Sep 21, 2013 - 12:00:23 PM
While solar geo-engineering can't do anything about the carbon dioxide already in our atmosphere that will be causing more warming for decades to come or longer, it can help reduce the planet's carbon load moving forward, and is thus generally viewed as part of the climate solution but not the whole enchilada. That is, no matter what it is still in our best interest to reduce our carbon footprint as much as possible regardless of the whiz bang technologies scientists are developing to help.
The most practical of the solar geo-engineering techniques involves sending a specially modified fleet of jets around the globe spraying sulfates into the atmosphere that would combine with pre-existing water vapor to form aerosols. When dispersed by the wind, these sulfates would cover the globe with a haze that could reflect an estimated one percent of solar radiation back out into space. The model for such a scenario occurred naturally in 1991 when the eruption of Mt. Pinatubo in the Philippines sent some 10 million metric tons of sulfur into the atmosphere and caused a reduction in global temperatures by about one degree Fahrenheit for more than a year.
While employing such techniques might seem like a no-brainer, there are inherent risks. Alan Robock, an atmospheric scientist at Rutgers University, warns that adding sulfur to the skies, for instance, could shift rainfall patterns and hasten the thinning of the ozone layer. "We are going to put the entire fate of the only planet we know that can sustain life on this one technical intervention that may go wrong?" he asks. Another issue is the so-called "abrupt cessation" risk whereby shutting off whatever solar geo-engineering techniques are in effect could cause a sudden rise in global temperatures to previously unforeseen levels.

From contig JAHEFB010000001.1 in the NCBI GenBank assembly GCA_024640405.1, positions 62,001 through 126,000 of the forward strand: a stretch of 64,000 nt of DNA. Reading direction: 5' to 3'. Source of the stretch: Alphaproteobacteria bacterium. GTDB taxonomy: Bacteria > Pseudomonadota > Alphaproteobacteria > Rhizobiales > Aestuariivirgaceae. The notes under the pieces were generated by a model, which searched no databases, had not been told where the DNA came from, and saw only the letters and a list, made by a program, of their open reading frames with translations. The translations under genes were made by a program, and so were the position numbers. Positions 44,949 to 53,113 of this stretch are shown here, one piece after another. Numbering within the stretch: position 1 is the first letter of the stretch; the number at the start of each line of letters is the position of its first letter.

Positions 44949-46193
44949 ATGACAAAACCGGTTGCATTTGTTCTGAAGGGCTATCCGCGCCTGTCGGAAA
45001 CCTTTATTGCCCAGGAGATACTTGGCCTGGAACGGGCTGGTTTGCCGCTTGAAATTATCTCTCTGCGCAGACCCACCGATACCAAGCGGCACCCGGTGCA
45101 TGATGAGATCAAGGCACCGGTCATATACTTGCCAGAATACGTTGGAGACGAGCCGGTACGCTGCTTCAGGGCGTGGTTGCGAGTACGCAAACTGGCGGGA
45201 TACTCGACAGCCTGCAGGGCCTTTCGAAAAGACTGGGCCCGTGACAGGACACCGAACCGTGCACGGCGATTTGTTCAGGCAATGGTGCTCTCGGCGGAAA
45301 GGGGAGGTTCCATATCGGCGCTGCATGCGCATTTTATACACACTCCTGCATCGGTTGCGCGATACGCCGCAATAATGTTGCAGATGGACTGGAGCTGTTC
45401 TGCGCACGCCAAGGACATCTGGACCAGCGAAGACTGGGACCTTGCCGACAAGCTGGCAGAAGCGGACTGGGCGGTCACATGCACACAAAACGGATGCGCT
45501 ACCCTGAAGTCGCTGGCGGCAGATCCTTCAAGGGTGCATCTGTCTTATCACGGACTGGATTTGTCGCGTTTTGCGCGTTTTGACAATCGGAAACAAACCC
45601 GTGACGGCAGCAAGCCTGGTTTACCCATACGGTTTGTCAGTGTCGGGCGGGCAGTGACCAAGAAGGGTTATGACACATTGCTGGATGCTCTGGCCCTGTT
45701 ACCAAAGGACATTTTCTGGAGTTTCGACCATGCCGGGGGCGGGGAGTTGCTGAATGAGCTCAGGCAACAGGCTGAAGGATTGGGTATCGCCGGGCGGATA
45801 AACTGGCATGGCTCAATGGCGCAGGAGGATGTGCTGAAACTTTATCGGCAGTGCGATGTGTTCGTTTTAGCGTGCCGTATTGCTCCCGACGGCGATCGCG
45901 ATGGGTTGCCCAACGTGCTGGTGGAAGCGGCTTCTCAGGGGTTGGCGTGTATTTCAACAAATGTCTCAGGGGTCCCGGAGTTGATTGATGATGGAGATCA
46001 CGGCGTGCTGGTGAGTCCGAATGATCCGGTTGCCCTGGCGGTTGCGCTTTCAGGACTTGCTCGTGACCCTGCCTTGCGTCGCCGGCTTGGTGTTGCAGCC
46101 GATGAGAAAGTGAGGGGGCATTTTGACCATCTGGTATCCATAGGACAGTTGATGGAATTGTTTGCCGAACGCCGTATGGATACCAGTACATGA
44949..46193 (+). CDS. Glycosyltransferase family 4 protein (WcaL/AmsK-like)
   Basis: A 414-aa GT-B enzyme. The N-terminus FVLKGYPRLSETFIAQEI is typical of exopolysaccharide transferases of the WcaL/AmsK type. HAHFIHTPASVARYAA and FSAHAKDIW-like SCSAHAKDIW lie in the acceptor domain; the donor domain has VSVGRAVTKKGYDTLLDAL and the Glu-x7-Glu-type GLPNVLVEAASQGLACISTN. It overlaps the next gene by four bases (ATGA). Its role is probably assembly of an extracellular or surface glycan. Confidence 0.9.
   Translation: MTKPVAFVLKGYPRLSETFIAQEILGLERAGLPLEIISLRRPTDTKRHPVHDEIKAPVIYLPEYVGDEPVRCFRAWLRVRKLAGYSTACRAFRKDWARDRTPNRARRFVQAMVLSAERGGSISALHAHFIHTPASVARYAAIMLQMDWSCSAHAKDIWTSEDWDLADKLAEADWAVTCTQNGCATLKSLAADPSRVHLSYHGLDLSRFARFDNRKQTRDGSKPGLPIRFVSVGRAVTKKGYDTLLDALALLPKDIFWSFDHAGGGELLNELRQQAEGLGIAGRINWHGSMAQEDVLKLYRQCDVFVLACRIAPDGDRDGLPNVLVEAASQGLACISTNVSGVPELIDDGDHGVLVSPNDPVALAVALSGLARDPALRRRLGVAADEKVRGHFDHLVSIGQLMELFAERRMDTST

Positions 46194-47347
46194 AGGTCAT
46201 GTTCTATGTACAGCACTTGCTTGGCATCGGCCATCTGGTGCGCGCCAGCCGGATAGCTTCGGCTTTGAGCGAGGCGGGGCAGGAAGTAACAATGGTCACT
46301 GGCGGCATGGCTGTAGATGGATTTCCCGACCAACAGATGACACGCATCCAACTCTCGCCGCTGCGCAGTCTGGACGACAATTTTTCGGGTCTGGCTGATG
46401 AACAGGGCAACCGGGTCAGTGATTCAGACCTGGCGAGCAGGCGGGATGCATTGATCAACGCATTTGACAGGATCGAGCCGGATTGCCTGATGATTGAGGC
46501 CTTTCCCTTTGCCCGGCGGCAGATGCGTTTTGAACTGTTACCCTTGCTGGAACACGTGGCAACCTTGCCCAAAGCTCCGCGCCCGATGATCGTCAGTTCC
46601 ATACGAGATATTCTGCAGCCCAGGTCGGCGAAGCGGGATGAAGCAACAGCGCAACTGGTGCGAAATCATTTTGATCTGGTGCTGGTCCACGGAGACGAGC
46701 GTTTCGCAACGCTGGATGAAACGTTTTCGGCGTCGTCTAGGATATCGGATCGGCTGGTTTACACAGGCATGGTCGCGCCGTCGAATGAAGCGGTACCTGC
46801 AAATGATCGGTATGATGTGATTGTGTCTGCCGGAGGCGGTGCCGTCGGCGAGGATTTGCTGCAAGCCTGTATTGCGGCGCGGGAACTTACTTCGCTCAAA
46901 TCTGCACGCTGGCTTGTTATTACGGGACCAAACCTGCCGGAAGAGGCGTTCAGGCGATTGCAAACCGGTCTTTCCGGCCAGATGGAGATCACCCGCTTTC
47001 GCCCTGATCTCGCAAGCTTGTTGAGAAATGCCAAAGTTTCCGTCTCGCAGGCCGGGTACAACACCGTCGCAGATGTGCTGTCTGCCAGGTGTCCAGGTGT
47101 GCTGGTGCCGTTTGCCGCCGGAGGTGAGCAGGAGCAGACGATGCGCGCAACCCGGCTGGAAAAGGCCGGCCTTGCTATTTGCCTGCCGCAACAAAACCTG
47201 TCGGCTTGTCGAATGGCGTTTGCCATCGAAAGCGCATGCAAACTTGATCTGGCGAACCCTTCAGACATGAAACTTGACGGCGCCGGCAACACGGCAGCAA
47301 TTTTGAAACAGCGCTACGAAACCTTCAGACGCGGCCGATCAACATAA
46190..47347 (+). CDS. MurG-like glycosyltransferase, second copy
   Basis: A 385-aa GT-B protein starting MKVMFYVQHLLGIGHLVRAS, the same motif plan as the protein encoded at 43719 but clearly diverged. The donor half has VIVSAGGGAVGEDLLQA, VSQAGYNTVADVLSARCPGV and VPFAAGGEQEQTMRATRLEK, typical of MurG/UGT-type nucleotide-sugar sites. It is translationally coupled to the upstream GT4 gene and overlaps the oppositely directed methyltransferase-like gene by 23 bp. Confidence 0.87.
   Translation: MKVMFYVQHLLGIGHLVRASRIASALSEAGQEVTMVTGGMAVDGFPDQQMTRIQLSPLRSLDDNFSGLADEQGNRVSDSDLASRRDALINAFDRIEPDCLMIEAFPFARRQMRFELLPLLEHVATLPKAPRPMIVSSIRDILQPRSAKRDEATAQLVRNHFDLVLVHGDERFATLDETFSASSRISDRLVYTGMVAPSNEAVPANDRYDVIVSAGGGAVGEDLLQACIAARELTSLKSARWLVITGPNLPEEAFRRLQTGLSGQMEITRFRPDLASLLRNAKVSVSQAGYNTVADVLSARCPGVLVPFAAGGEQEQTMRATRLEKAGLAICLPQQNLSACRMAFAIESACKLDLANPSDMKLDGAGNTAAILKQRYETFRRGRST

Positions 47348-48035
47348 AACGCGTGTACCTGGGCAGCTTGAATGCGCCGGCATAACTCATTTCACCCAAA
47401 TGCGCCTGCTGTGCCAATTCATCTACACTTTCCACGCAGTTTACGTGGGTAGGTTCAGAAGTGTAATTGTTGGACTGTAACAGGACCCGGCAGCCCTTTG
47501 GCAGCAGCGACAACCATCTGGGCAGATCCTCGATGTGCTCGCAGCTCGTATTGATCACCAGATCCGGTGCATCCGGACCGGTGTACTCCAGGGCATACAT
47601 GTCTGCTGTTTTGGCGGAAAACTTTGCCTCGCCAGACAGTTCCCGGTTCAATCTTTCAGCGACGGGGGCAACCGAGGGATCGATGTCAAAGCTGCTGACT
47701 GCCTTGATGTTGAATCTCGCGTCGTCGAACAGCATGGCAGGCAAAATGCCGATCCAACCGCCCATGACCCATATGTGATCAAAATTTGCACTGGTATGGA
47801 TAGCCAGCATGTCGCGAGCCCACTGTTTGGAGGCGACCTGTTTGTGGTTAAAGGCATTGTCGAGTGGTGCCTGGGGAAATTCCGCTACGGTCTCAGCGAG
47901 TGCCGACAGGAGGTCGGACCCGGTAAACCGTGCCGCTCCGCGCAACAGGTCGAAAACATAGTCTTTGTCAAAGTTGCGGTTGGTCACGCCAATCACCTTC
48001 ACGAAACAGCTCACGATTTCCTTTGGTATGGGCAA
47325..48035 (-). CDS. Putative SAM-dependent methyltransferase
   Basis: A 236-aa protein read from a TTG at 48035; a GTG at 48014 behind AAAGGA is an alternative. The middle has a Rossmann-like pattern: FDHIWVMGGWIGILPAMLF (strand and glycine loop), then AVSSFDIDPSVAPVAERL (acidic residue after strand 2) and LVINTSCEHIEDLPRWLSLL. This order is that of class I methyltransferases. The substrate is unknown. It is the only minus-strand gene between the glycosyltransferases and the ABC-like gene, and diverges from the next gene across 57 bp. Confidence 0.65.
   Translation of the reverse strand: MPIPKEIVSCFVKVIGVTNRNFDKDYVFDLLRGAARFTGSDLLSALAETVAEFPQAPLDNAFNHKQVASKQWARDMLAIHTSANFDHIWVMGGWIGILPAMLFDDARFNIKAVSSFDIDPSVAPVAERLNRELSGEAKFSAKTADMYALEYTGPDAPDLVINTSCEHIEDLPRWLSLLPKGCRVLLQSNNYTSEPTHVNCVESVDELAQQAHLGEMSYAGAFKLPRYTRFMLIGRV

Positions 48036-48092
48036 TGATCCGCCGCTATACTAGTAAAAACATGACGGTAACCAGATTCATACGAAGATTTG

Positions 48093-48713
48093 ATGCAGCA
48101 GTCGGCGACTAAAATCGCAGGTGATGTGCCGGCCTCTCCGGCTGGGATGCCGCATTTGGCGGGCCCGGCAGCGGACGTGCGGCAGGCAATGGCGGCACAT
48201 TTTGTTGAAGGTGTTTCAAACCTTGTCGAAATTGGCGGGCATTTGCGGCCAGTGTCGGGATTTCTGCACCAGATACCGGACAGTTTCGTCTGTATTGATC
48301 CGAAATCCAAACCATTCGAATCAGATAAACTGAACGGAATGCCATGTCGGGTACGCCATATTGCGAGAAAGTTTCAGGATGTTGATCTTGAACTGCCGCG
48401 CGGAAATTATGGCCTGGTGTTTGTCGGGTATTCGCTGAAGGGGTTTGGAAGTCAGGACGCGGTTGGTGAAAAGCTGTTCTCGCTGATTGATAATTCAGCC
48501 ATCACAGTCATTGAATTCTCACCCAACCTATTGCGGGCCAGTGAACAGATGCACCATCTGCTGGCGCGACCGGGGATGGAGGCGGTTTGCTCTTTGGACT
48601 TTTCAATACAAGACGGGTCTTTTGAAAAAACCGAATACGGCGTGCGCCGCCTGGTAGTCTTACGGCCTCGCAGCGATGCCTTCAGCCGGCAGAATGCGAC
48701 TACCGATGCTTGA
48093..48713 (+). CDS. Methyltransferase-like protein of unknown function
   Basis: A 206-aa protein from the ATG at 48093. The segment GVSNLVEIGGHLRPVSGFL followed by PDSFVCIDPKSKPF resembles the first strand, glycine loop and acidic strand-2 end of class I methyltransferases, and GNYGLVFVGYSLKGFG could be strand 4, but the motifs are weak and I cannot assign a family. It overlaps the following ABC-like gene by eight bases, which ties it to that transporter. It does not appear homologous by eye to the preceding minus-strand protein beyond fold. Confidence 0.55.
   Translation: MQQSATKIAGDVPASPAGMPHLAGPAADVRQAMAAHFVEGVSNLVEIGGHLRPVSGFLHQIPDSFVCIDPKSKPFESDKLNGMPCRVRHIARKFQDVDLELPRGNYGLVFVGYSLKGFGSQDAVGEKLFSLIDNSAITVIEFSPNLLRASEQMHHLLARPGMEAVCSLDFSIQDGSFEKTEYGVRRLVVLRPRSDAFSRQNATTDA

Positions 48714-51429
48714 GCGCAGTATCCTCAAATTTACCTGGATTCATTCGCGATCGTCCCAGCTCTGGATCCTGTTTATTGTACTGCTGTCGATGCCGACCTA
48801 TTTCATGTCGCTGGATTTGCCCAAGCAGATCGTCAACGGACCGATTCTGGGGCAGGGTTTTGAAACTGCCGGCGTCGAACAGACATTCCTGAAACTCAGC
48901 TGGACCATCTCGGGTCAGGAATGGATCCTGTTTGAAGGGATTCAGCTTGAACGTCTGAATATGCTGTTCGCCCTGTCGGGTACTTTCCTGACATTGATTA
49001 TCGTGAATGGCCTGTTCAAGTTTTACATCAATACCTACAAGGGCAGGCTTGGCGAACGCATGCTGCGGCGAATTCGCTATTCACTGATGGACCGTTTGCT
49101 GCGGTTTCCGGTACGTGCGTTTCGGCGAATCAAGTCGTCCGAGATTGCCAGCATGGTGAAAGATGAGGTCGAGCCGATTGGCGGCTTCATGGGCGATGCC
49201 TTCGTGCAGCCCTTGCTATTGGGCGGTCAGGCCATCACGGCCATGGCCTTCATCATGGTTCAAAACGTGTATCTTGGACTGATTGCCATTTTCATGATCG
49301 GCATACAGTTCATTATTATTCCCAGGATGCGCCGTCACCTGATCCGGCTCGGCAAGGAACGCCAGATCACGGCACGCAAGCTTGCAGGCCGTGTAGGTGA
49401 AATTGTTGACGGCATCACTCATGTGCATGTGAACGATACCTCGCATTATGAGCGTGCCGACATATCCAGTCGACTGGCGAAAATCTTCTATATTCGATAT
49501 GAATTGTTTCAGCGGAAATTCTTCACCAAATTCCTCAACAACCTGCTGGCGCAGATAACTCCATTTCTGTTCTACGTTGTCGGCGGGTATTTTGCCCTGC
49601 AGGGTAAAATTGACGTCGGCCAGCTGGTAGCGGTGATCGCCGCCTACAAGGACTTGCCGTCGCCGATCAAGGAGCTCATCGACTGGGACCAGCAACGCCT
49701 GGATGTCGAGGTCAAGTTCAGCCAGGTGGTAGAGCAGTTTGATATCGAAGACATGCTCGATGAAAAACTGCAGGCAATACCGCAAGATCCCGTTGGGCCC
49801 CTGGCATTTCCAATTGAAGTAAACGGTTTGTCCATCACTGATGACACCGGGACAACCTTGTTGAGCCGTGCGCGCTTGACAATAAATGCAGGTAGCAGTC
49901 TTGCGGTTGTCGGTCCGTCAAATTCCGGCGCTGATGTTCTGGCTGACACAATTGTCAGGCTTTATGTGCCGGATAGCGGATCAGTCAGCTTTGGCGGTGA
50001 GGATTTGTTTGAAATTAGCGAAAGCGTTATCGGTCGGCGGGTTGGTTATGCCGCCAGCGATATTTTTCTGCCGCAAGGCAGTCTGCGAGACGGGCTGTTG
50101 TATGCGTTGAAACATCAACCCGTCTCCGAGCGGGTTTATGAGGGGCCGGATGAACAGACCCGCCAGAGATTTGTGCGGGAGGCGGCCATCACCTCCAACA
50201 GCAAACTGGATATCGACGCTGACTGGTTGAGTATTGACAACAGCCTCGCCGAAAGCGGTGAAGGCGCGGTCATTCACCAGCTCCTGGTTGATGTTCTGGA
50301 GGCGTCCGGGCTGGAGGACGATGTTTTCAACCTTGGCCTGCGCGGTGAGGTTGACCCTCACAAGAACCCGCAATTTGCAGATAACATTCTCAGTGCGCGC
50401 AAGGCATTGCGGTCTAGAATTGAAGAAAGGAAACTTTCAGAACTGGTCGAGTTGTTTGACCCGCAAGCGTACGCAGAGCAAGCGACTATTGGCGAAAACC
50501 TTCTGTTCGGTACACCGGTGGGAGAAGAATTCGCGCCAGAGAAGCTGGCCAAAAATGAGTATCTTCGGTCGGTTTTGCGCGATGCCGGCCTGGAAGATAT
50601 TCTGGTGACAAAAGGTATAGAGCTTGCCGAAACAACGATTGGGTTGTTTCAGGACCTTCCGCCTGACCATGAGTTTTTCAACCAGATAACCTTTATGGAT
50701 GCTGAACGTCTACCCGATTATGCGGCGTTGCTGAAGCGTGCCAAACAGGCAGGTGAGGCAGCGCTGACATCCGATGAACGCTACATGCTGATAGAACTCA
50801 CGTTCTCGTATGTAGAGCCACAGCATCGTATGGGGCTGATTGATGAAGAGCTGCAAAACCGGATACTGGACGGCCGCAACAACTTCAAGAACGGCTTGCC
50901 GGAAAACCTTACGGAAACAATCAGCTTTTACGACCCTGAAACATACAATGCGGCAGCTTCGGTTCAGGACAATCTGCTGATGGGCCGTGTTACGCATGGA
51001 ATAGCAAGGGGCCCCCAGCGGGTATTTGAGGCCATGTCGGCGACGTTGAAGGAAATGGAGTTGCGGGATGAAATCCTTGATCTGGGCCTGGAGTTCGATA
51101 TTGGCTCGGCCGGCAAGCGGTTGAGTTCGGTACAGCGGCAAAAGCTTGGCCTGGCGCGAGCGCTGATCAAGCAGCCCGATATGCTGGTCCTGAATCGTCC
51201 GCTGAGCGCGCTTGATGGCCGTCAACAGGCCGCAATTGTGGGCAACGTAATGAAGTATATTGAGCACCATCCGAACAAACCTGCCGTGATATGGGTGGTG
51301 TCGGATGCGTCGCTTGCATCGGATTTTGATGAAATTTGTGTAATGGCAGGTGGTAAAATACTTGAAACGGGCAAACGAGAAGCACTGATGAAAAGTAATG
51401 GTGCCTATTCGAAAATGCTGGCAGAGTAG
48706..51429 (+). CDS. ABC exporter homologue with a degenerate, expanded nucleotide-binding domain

Given reticence about applying quick technological fixes for our climate problem, proponents of solar geo-engineering are calling for the federal government and other concerned parties to fund more research. "The balance of evidence so far suggests that solar geo-engineering could reduce climate risks, but early science might be wrong," he says. "We need experiments, which might show that it does not work."
But perhaps the biggest hurdle to implementation of solar geo-engineering is getting the nations of the world to agree on the need for it. "With solar geoengineering, at some level you've got just one knob," says Harvard energy and climate researcher David Keith, a big proponent of solar geo-engineering. "That demands collective global decision-making."
CONTACTS: Alan Robock, www.envsci.rutgers.edu/~robock
EarthTalk® is written and edited by Roddy Scheer and Doug Moss and is a registered trademark of E - The Environmental Magazine (www.emagazine.com). Send questions to: email@example.com.Subscribe: www.emagazine.com/subscribe. Free Trial Issue: www.emagazine.com/trial.
For advertising and promotion on HealthNewsDigest.com, call Mike McCurdy: 877-634-9180 or tvmike13@HealthNewsDigest.com. We have over 7,000 journalists as subscribers.